Recall that in 2016 when they muted this idea of the Morocco gas pipeline, the Niger Delta militants said they won’t support it unless other issues around the Niger Delta are sorted, so there is already opposition to the project. And now that we are talking about the Morocco gas pipeline, the issue with the Trans-Sahara pipeline is also coming up, because we have already signed MoUs and there’s no information to the fact that the MoU was set aside, to my knowledge that MoU was never set aside.

Are there any public document about the feasibility study report and EIA?

As far as I know nothing has been made public yet. Just that the feasibility study has been done by the NNPC and the Morocco hydrocarbons office, but no public document is available yet.

How will this project benefit the Nigerian gas sector and the economy large if it eventually takes off?

It will not just benefit the gas sector but benefit the environment because it will help reduce gas flaring. We will then be utilizing our gas and companies will no longer have excuse to flare gas. You know Nigeria has recently extended gas flaring deadline from 2020 to 2025 again. So if that project comes up and keys into the Nigerian gas commercialization project which is ongoing, it will reduce flaring and help increase revenue. Rather than companies paying to flare gas, that gas will be captured and sold through the pipeline. I expect that all the countries along the pipeline path will have taps through which their countries will be supplied. So Nigeria will stand to benefit a lot if we have good negotiators that will go into the negotiations. Over time, it is something that will help the country’s energy sector to improve, but my concern is that we usually have beautiful ideas on paper, when it comes to implementation we hardly find the political will to implement it rightly. Nigeria can easily become a gas hub if this project is rightly executed. We are unfortunately burning our gas through flaring and destroying the environment and reducing people’s life expectancy.

Given the projects many benefits, what strategies will you advise the media to adopt so as not to lose sight of it?

The media has to continuously talk about the project, for instance the Trans-Saharan project was muted in the early 70’s and that project has not taken off, now we are talking of one that just started in 2016. Interestingly, between 2019 and now the matter had actually gone under the cooler if not for the phone conversation between president Muhammadu Buhari and the head of Morocco government in February 2021 that brought the matter to the fore again. It will interest you to know that Moroccans and even civil societies in Morocco are interested in this project. I had VOA come here to say television stations in Morocco want to hear the views of Nigerians about the project. So media organizations should keep talking about it, they can reach out to citizens or government officials in Morocco to talk about it. They can equally speak with ECOWAS officials about the project, especially concerning what the West Africa Mining Code is saying in relation to the project. There are many issues that can be weaved around the project given now that the United States is back on the table for climate change conversations. Nigeria has signed onto climate change agreement and part of what they want to do in promotion of climate change is the issue of gas commercialization. We should also talk to the National Assembly about it; in fact I am hoping that they will have a public hearing on the project. The media needs to keep them on their toes and let Nigerians know about the benefits of this pipeline, it will only happen if the right thing is done. We have already started expending money on the project, the feasibility studies were not done free of charge. We have also spent money on the Trans-Saharan project, the media can find out how much was spent on the TSP that that we are just letting go like that. We need to know what impact such spending has on our economy, and talk about how we can have a more structured way of spending so that we don’t keep going on a wide goose chase without any benefit to show. In the case of the NMP, are we going to spend the $25billion before the project actually starts? Questions like these will elicit response if only the media can hype it. We must keep talking about it because if it happens it will benefit everybody. Nigeria will have electricity, meet domestic gas supply, gas flaring will do down, we will check environmental and health hazards, we will become a gas hub and more revenue will accrue to the country. But in doing all this government has to put the concerns of host communities into consideration.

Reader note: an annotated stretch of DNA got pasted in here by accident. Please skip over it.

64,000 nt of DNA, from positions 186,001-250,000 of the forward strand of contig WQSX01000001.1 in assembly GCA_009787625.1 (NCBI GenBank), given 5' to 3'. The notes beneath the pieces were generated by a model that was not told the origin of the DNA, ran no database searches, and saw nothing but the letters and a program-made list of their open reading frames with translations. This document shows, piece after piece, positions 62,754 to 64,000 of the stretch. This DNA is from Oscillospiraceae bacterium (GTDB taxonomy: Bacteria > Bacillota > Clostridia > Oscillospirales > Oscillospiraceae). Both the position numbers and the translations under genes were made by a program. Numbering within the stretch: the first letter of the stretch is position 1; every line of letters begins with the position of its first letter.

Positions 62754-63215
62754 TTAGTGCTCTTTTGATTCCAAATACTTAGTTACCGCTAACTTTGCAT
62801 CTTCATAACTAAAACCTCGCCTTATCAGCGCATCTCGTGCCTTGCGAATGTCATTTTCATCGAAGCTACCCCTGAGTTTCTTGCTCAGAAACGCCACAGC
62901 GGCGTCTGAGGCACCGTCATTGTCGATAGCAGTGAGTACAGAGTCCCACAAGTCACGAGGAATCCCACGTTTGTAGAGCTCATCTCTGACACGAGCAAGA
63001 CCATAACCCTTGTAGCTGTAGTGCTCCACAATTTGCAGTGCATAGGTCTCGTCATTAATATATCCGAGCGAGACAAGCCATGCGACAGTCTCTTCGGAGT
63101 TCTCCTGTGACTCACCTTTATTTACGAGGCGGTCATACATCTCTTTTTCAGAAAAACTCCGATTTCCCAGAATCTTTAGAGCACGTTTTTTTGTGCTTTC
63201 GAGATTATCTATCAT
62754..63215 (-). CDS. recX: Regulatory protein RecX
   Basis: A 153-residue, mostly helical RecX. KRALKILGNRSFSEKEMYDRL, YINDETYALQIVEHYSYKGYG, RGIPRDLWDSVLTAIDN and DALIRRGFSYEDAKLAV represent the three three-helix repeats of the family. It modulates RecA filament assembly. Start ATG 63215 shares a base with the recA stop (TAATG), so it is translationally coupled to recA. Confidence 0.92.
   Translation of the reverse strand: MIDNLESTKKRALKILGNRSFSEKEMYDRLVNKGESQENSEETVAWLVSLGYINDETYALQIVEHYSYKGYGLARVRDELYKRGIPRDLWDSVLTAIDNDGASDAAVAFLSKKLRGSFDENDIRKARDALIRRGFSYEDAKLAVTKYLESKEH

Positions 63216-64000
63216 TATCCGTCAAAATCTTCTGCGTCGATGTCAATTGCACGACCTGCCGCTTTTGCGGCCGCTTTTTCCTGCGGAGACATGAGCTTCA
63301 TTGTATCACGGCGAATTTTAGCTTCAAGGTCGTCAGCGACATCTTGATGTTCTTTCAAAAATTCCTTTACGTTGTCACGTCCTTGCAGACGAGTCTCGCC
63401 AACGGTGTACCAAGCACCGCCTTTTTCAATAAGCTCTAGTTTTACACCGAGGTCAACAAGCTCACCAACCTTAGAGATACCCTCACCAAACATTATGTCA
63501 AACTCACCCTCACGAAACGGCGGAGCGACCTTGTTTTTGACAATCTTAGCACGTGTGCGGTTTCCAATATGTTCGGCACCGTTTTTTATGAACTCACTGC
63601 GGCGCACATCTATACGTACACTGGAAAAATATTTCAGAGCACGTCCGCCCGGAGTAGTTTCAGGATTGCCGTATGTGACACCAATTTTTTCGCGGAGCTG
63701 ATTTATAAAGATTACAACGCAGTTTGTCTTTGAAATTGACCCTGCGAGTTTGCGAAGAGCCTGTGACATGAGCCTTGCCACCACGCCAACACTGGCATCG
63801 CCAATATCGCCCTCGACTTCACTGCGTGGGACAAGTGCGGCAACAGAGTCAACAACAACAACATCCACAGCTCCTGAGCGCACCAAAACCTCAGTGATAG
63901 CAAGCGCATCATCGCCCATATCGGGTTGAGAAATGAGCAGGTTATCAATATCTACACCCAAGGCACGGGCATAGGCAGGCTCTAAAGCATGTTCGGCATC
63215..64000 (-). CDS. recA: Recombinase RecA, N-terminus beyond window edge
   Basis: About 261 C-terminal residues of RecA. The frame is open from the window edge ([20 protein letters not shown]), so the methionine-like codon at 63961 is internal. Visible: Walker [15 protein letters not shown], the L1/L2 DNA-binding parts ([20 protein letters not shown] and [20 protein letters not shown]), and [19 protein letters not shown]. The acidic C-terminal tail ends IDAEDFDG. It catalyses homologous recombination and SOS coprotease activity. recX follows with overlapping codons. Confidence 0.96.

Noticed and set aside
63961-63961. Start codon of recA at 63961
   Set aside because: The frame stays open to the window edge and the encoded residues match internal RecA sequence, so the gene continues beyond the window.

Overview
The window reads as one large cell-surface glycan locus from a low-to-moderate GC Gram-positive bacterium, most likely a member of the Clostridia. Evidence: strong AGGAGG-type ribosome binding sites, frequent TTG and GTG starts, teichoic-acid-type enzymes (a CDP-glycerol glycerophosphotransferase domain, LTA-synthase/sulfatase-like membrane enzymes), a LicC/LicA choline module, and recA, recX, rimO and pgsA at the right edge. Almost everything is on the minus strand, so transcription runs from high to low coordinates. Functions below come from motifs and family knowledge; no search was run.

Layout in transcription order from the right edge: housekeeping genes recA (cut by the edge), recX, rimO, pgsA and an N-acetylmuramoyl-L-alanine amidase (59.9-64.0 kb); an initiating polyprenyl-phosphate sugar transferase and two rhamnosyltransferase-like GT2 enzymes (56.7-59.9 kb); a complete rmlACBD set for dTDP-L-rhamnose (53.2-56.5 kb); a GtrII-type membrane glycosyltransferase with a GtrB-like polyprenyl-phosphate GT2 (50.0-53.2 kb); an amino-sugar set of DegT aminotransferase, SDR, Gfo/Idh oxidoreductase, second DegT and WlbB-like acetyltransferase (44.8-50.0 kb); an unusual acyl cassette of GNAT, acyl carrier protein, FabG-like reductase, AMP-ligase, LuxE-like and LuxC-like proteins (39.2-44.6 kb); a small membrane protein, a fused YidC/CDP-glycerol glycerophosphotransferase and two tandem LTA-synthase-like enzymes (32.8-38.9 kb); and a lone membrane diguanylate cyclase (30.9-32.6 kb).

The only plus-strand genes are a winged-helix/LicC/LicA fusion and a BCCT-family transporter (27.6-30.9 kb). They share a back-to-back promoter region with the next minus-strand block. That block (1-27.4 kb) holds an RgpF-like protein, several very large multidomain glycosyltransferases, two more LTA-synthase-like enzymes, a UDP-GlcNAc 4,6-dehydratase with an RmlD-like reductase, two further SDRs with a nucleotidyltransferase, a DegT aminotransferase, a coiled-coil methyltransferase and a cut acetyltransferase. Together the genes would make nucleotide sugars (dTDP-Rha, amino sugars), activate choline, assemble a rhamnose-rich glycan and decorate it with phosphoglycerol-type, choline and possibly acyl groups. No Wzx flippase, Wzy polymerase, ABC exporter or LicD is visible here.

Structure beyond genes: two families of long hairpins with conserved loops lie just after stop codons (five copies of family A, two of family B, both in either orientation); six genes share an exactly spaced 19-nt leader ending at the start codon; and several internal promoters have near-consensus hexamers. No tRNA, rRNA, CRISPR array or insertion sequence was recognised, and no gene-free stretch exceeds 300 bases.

If the project promises to stop gas flaring and put an end to health and environmental hazards in the Niger Delta, what other concerns should be taken into consideration?

For instance, pipes will be laid, communities will be displaced from where they have been living and farming or fishing for years. So with all the existing unresolved issues around environmental pollution that have destroyed their farms and waters, government cannot just go and lay pipes in what is left without taking the people’s concerns into consideration. Government officials need to sit with the people and have a conversation with them, if not they can disrupt the work without them understanding the benefit of what the project is about. Government may use the gas to create ovens where women can dry their fish, they can also use the gas to power communities, these are the kind of conversations you can have with host communities to get their buy-in. It’s not enough to say because it will end gas flaring the people should be happy and go to sleep.